On Jan. 23, a ThunderRidge High School student bit into a Tide Pod brought by another student and had to be treated by school nurses, Douglas County School District said in a statement. The act is …
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On Jan. 23, a ThunderRidge High School student bit into a Tide Pod brought by another student and had to be treated by school nurses, Douglas County School District said in a statement. The act is part of a trend coined the “Tide Pod Challenge” that has made national news headlines in recent weeks.
In the challenge, individuals record themselves biting into a small gel-like pod, commonly colored blue, green and white, filled with a mixture of detergent, stain remover and color protectant. Then they post their reaction on popular social media sites like YouTube or Facebook.
During the first two weeks of 2018, the country's poison control centers responded to 39 reported cases of intentional Tide Pod ingestion among 13- to 19-year-olds, according to the American Association of Poison Control Centers. In the first three weeks of 2018, that number jumped to 86 cases.
Below are three things to know about the risky challenge that appears to be most popular among teenagers.
Dangers of consuming pods
Laundry detergent pods contain a mix of toxic chemicals that if ingested can cause harm to the gastrointestinal tract, lungs and nervous system, according to Dr. Robert Kramer, who specializes in pediatric gastroenterology at Children's Hospital Colorado.
Depending on the amount ingested and the pH of the product, a laundry detergent pod can compromise the breathing airway, scar the esophagus, cause respiratory failure or alter mental status, said Kramer. There is “no safe way to play around with these,” he said.
“It's really quite alarming that people would do this on purpose — kids and teenagers who are really old enough to know better,” said Kramer, adding that the behavior is typically seen in toddlers who mistake the pods for candy.
Addressing the issue
The CEO of P&G, the parent company of Tide, released a statement on Jan. 22 voicing his concerns over the new challenge.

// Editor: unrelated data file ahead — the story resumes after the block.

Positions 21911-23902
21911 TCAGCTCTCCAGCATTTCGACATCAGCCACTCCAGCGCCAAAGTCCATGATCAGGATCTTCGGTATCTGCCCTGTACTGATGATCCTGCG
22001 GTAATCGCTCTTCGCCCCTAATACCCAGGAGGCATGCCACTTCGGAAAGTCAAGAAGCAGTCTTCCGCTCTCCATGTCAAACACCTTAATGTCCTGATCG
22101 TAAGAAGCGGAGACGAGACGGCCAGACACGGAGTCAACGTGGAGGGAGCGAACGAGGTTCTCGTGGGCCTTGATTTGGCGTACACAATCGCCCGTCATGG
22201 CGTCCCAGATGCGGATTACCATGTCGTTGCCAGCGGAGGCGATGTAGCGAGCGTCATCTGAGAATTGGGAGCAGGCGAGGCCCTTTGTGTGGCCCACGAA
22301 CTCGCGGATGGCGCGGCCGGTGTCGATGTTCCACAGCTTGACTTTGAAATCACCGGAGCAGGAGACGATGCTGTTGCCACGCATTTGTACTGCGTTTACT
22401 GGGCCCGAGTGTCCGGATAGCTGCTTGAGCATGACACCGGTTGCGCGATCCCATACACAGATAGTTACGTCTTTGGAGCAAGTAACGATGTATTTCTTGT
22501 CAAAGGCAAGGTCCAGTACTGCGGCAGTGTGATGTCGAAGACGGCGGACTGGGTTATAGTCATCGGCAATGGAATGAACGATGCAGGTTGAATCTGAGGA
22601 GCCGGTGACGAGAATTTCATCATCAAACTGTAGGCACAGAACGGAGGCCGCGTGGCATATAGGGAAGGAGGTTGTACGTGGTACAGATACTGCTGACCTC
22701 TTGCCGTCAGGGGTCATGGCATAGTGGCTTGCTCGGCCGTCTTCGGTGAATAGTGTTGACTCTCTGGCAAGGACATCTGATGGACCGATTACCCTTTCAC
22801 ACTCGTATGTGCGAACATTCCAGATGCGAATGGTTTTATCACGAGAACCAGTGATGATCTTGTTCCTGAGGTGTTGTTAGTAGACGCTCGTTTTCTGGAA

“As a father, seeing recent examples of young people intentionally take part in self-harming challenges like ingesting large amounts of cinnamon or the so-called 'Tide Pods Challenge' is extremely concerning,” David Taylor said, first referring to a viral food challenge that hit the internet in 2001.
Tide is being proactive in stopping the trend by “ensuring social media networks are removing videos that glorify this harmful behavior” and “partnering with advocacy and industry groups to help spread the word that this is dangerous behavior not to be copied,” Taylor said.
Tide has released a public service announcement, in which Robert Gronkowski, a professional football player for the New England Patriots, urges people to not eat Tide Pods and to use the pods for their sole purpose: laundry.
YouTube is removing flagged videos of people participating in the “Tide Pod Challenge,” as it violates the company's guidelines. Several news outlets have reported that Facebook is doing the same.
“YouTube's Community Guidelines prohibit content that's intended to encourage dangerous activities that have an inherent risk of physical harm,” a YouTube spokesperson said in an email correspondence with Colorado Community Media. “We work to quickly remove flagged videos that violate our policies.”
Talk to your kids
Dr. Jenna Glover, licensed psychologist and director of psychology training at Children’s Hospital Colorado, encourages parents to have an ongoing conversation with their kids about social media engagement. Parents should directly talk to their children about the “Tide Pod Challenge” and its dangers, she said.
She recommends asking:
Have you thought about doing it?
What are your thoughts about it?
What can we do to support you?
“We know that when you are talking about dangerous things, it actually decreases their risk of engaging in those behaviors,” Glover said.
Common Sense Media, a website that provides unbiased information on media and technology, also recommends that parents first talk to their kids about these sorts of challenges that come to life on social media. Parents should help their children weigh the potential risks and acknowledge the peer pressure aspect that oftentimes accompanies a viral internet challenge.
“Once the conversation is open, you can get a sense of what your kid thinks about the latest craze — and if they're safe,” Common Sense Media says. “Keep an open mind and intervene if you're concerned."
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